Over 1 million school children did not show up as expected for in person or online public education programs this year. The greatest number of absentees are kindergarteners, according to a new report.
Analysis published by the New York Times in conjunction with Stanford University examined government data of 70,000 public schools across 33 states, finding that more than 340,000 kindergartners are missing from expected roll calls.
Researchers found at least 10,000 of these schools lost 20 percent or more of their kindergarten enrollment. In comparison, only 4,000 schools suffered a similar decline in 2019 and 2018. They also found that in neighborhoods where the average income of a family of four was $35,000 or less, the drop was 28 percent higher than in other school districts.
The article attributes the collapse to the advent of online learning, because, “City schools, which serve disproportionate numbers of low-income students of color, were the most likely to shutter classrooms for extended periods.” Data showed that school districts that went all-in with pandemic hysteria and moved to a strictly online format saw a 42 percent greater decrease in enrollment than regions that offered full-time and in-person education.
NYT said interviews with parents in three of the cities that showed the greatest drop in enrollment, Philadelphia, Honolulu, and Jackson, “Showed the difficulty of trying to educate the youngest students remotely, and how little parents trusted their schools to make the shift.”
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And this seems to be the root of the issue. A July 13 article by the Foundation for Economic Education (FEE), quoted Tiffany Pierce, a New York woman who chose to homeschool her children after pandemic measures exposed the reality of the state’s education system, “During the remote and hybrid school year, parents have noticed how their vision of education did not align with that of the Department of Education, school, or teacher’s vision. Parents were able to see from video learning how their child interacted with content, teacher, and peers.”
Pierce, who FEE notes has a Master’s in Education and runs a “daily homeschool micro-learning program,” said the advent of “Zoom school” was what was turning many parents off from the public education system.
In a March article, FEE found, based on U.S. Census data, that 11.1 percent of U.S. students were now being homeschooled, up from 3.3 percent in pre-pandemic life. In places such as Massachusetts, homeschooling saw more than a 1,000 percent increase from 1.5 percent in the spring of 2020 as the pandemic first arrived to 12.1 percent in the fall.
They noted that the Census Bureau defined homeschooled children as, “Students whose parents had officially removed them from a school or never enrolled them to begin with,” meaning the data excluded those who were relegated to online learning from home.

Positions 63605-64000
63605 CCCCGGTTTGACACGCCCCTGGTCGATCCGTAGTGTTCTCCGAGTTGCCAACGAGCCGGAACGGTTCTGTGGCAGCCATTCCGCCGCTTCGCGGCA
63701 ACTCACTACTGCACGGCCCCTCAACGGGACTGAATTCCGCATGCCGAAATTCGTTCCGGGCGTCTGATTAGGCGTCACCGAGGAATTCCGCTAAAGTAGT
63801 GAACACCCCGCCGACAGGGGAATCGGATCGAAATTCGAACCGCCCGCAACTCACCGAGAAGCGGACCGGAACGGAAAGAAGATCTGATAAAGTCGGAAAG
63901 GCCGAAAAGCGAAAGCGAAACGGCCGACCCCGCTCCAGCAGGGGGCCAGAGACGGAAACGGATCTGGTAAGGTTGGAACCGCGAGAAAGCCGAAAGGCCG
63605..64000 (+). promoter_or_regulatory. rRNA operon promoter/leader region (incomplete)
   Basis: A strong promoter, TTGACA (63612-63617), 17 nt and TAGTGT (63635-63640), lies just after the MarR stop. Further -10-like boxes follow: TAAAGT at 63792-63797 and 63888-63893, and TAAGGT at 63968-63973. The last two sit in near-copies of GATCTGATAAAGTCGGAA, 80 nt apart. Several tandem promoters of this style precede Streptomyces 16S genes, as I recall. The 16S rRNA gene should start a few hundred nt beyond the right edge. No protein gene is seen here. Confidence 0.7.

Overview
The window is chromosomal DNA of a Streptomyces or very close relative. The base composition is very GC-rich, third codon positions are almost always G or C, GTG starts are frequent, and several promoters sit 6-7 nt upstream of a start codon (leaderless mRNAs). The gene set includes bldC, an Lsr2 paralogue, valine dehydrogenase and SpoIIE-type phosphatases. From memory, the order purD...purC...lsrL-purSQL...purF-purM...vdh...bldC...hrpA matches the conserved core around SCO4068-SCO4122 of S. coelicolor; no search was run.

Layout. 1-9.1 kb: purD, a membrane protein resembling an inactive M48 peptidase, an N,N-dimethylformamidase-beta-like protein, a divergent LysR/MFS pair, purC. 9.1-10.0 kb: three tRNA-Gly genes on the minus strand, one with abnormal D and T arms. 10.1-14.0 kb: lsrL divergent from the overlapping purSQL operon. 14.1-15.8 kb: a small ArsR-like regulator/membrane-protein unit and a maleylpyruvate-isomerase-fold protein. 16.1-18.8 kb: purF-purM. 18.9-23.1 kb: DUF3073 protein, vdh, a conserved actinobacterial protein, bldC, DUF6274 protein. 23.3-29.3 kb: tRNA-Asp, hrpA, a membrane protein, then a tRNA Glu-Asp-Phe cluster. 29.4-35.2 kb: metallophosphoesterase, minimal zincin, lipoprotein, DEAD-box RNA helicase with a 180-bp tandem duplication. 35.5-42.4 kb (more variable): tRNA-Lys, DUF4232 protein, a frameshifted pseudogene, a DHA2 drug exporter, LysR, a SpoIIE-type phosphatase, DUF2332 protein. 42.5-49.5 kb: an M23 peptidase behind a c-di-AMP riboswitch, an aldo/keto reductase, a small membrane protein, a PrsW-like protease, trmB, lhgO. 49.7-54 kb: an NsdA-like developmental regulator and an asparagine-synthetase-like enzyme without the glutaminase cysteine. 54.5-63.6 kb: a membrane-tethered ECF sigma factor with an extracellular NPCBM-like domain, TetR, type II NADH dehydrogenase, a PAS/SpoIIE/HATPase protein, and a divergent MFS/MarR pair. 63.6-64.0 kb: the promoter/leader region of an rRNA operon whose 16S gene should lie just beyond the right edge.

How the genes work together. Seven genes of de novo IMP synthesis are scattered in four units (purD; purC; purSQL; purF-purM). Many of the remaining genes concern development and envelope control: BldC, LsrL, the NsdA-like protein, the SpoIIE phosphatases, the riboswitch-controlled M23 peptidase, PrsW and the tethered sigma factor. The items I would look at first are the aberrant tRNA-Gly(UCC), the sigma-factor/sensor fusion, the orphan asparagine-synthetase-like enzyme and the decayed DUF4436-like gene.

Pierce said, “I believe this year and [a] half has shown us all that there needs to be more than just a reform to education…There needs to be a conscious elevation and rethink of what is learning, why do we need it, what are the infinite ways that learning can look like.”
“Learning is not sitting at a desk. Families want to see themselves and their values reflected in every aspect of their lives and that goes for the learning and education of their children.”
Marketplace in a February article interviewed another mother, Alison Fried of Fairfax, who organized a “private homeschooling learning pod she organized in her home’s basement with five other families,” which she described as “amazing,” not only because it provided a better education and experience for the children, but saved her family substantially compared to preschool.
“We just could not wrap our brains around how 5- and 6-year-olds who are still learning their letters, still learning their numbers, don’t know how to work a computer were going to be expected to learn through that medium,” she said regarding school closures in her area the same year her daughter was to begin kindergarten.
Fried said each family in the pod paid $1,000 per month for a teacher, a cleaning crew, and school supplies. While that may sound pricey, she noted, “The cost per family and what we would be paying out of pocket was literally 50% of what we were paying the year before for private preschool.”
“I find myself having extreme hesitancy thinking about going from this situation that has just been 100 times better than I ever anticipated and thinking of sending her back into a public school classroom.”
FEE noted that data by an Education Week survey showed, “This year’s new homeschoolers are also more likely to come from lower socioeconomic backgrounds…more lower-income families were choosing homeschooling during the pandemic response than higher-income families, challenging the myth that homeschooling families are more affluent than others.”